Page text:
The Beloved is a Profoundly Wonderful “Whatever”

The Beloved is a Profoundly Wonderful “Whatever” October 18, 2019

It is clear then that the essential object of love, or the Beloved, is “whatever.”

So said Professor Alfred Geier,* but if we pause and understand, then a life changing truth will result.

Over a lifetime Plato reflected on the life of Socrates and discovered a few essential truths about humankind. These ideas have been disputed and those disputes are the footnotes to philosophy.**

In Plato’s Symposium, Socrates and the tragic poet Agathon are discussing “love.” What is love? Both realize that there exists a longing, a love, that cannot be satisfied by a human person, a City, or even ideas. We love something. Agathon and Socrates agree on this and if love comes, then (in all probability) love is of something. Something causes the desire that cannot be satisfied, is not sated, by any finite being.

We have eternity in our hearts. Agathon is sure his love is of something, a something Geier translates as “whatever.” The Beloved Uknown is there, has done this, and yet that is not the Beloved. The sign, the very icon of the Beloved, is not the Beloved. He is there until we look there and then the Beloved is gone.

What is that something that causes love? Who knows? We know we love, but for Plato this Beloved (so divine!) is known to exist, but unknown. Professor Geier concludes that this mystery (my term) allows all learning in humankind. We see a tentative truth, but always are (not quite) sure. We wonder and the wonder, the knowledge that not only may we be wrong (obviously), but that our picture of the Beloved is so limited that the picture might as well be false keeps us learning.

The Beloved is eternal, unchanging. We are neither of those things. We can know, but the Beloved cannot be exhausted. There is always more and this uncertainty, this “all may change” is the basis for learning. In another dialogue, Plato’s Phaedrus, Socrates faces a Phaedrus (his very name is “bright one”) that is in love, but badly. Socrates and Phaedrus talk, Socrates listens, and slowly both are changed. Socrates starts enamored with the handsome Phaedrus while he is in love with a speech he has heard from another teacher.

Socrates starts to give another speech and in the middle stops. He has stopped focusing on Phaedrus (Geier, 89ff) and turned toward the Beloved Unknown. He begins to speak poetically and finally stops:

Socrates: And now, dear Phaedrus, I shall pause for an instant to ask whether you do not think me, as I appear to myself, inspired?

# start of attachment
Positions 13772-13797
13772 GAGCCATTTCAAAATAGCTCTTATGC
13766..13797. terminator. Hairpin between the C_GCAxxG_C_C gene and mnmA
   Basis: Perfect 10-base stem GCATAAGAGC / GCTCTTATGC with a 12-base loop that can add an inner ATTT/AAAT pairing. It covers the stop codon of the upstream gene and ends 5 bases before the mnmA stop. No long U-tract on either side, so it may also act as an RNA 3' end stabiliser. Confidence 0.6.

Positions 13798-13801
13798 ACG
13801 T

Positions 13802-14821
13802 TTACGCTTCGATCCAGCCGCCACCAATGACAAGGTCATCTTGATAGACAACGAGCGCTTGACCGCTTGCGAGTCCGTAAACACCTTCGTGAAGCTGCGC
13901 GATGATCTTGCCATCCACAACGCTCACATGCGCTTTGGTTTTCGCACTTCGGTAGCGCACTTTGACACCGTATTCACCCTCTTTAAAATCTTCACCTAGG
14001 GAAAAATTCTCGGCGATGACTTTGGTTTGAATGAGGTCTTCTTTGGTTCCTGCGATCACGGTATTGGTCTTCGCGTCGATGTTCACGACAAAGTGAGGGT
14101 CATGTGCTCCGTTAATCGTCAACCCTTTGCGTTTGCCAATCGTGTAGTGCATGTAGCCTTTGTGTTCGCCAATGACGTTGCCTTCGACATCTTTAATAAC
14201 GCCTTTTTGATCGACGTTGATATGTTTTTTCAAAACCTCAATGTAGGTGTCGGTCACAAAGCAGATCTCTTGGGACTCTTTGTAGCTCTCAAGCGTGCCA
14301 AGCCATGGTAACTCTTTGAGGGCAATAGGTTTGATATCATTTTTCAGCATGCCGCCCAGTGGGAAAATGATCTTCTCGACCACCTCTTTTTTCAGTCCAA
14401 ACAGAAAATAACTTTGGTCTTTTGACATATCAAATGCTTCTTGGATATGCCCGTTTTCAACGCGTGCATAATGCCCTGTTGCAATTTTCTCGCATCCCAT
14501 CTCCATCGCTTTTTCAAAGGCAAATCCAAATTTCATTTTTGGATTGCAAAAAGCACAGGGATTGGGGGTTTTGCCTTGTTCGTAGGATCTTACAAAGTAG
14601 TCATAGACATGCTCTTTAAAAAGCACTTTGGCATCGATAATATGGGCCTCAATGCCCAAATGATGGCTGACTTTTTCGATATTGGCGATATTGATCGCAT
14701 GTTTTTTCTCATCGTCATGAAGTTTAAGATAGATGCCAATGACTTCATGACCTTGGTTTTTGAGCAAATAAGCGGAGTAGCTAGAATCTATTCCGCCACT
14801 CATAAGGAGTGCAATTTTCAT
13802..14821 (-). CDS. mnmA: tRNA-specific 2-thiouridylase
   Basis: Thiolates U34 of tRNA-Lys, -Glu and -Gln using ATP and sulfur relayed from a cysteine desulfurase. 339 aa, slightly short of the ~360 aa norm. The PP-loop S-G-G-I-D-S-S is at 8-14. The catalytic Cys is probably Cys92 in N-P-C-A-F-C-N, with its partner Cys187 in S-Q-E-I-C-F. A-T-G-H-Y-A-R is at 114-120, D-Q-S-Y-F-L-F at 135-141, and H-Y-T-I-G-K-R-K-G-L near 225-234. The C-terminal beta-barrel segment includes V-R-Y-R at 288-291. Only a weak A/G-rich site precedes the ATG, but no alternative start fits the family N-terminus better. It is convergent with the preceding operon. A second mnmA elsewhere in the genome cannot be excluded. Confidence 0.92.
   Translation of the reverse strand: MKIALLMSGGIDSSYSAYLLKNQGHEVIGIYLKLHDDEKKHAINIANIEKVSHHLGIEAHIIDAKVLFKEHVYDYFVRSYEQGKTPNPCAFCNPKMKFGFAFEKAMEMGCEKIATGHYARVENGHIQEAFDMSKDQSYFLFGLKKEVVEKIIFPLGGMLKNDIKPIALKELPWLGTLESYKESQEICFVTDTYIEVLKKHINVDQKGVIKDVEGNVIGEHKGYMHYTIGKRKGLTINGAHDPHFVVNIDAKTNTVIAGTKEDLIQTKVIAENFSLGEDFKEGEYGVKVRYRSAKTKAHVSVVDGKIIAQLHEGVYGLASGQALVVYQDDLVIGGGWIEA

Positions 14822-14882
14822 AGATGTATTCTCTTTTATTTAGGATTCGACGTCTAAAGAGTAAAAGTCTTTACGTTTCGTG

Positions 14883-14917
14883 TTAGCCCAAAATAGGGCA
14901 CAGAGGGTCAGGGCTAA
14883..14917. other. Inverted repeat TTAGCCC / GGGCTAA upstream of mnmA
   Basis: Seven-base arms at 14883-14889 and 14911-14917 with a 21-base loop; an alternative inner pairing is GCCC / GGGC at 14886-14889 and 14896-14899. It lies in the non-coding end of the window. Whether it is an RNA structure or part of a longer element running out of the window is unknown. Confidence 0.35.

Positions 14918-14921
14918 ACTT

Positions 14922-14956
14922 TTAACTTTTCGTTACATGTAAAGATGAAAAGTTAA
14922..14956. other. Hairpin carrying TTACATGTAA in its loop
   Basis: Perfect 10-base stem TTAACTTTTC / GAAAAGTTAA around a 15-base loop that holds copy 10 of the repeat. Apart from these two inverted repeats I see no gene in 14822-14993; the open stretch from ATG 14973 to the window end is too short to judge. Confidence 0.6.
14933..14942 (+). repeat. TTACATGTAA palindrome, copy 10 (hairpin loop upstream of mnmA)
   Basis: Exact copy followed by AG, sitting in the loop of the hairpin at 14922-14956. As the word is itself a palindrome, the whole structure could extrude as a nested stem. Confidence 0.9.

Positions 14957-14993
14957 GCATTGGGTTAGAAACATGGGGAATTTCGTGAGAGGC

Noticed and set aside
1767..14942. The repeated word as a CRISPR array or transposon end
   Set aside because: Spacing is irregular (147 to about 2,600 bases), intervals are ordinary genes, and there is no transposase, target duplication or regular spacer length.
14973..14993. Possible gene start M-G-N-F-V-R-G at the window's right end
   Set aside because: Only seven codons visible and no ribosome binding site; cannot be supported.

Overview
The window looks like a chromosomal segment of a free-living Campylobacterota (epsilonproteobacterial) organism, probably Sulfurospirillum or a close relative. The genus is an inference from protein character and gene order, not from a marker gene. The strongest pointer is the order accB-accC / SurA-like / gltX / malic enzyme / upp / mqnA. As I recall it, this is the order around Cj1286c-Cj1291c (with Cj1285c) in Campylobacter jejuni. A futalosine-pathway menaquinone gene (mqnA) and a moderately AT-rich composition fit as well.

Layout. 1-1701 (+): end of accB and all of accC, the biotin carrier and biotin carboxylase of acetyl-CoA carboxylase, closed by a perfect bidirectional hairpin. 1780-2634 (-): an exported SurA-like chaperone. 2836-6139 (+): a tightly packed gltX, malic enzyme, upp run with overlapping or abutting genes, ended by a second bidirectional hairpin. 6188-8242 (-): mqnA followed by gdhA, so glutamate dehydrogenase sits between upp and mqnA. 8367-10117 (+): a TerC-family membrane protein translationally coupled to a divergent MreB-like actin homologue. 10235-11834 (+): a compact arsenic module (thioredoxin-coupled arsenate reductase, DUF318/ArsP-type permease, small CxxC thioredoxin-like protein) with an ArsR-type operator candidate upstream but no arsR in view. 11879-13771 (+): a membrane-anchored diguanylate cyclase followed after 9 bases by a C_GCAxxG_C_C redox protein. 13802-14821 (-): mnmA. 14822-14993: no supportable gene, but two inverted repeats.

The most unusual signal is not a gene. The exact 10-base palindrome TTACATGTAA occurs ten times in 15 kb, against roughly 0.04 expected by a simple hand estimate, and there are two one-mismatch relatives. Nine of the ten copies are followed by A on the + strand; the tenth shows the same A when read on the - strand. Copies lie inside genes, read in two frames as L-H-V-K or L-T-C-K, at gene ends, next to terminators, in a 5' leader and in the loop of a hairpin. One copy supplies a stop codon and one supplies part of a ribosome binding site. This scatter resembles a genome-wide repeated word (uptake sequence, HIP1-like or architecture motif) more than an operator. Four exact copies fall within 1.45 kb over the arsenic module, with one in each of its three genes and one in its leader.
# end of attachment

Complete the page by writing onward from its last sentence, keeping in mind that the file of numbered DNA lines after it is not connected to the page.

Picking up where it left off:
PHAEDRUS: Yes, Socrates, you seem to have a very unusual flow of words.

SOCRATES: Listen to me, then, in silence; for surely the place is holy; so that you must not wonder, if, as I proceed, I appear to be in a divine fury, for already I am getting into dithyrambics.**

At the end of Phaedrus, Geier points out that the last speaker in the dialogue is actually unknown (though what he said is known!). Translators (usually) choose to give Socrates the literal last word, but the text is ambiguous. There is only one word at the end which means, roughly: we go.*** Phaedrus and Socrates go, together. They know where they are going, where they have been, but they do not know, cannot know, the End. There is no end. . . Just one question leading to another to another world without end.


For a Christian, this attitude is vital: we live by faith, not sight. This is not an appeal to non-reason, but to the incomplete knowledge that must always exist regarding the Known Unknown: God. One truth at the very center of Orthodoxy is that we cannot fully describe God. We know best what God is not: limited, powerless, foolish. The Orthodox would not dare limit God. He is not a liar, God is not a sinner, but God is known and unknown, beloved yet never exhausted.

A vital, theological rich, devotionally profound book, Father’s Love Journey, by Professor Fount Shults makes the point that the God of Saint John’s Gospel is always forcing us out of our bubble, theological and philosophic. God the Father comes to be known in the person of Jesus Christ, but as God can never be fully known. Saint John points to Christ, he is not the Christ. John the Baptist is a signpost of the Messiah: the Baptist is not the Messiah.

Even our words about God the Father, truly seen in Jesus are so limited as to almost (but not quite), be false. They are the best words we have: the liberal Christian sure they are too limited, the doctrinaire positive they are the end of all wondering. The Christian begins with what is seen, revealed, and then wonders about more and more. Nothing contradicting, all tentative, all in the great “whatever” of God. The faithful creeds launching us further into a relationship with a God who is known, but can never fully be known.

Let’s worship  the God known to be “whatever.” God is that God: not finite, not imperfect, not changing. God is love, but love is that whatever that we love. This mystery, to us not to reality, is a constant joy. We can see love without end for all time and into eternity.

And doing so, wonder of wonders, holding Orthodoxy by faith,  knowing our fallibility, and the more and even more that is always there in the Beloved Unknown.


*Geier, Alfred. The Beloved Unknown and the Learning Soul (Tiger Bark Press, 2016)

**Plato, Phaedrus. 238 C. (Lowell translation.)

** To paraphrase sort-of-Whitehead.

***Plato, Phaedrus, 279 C.

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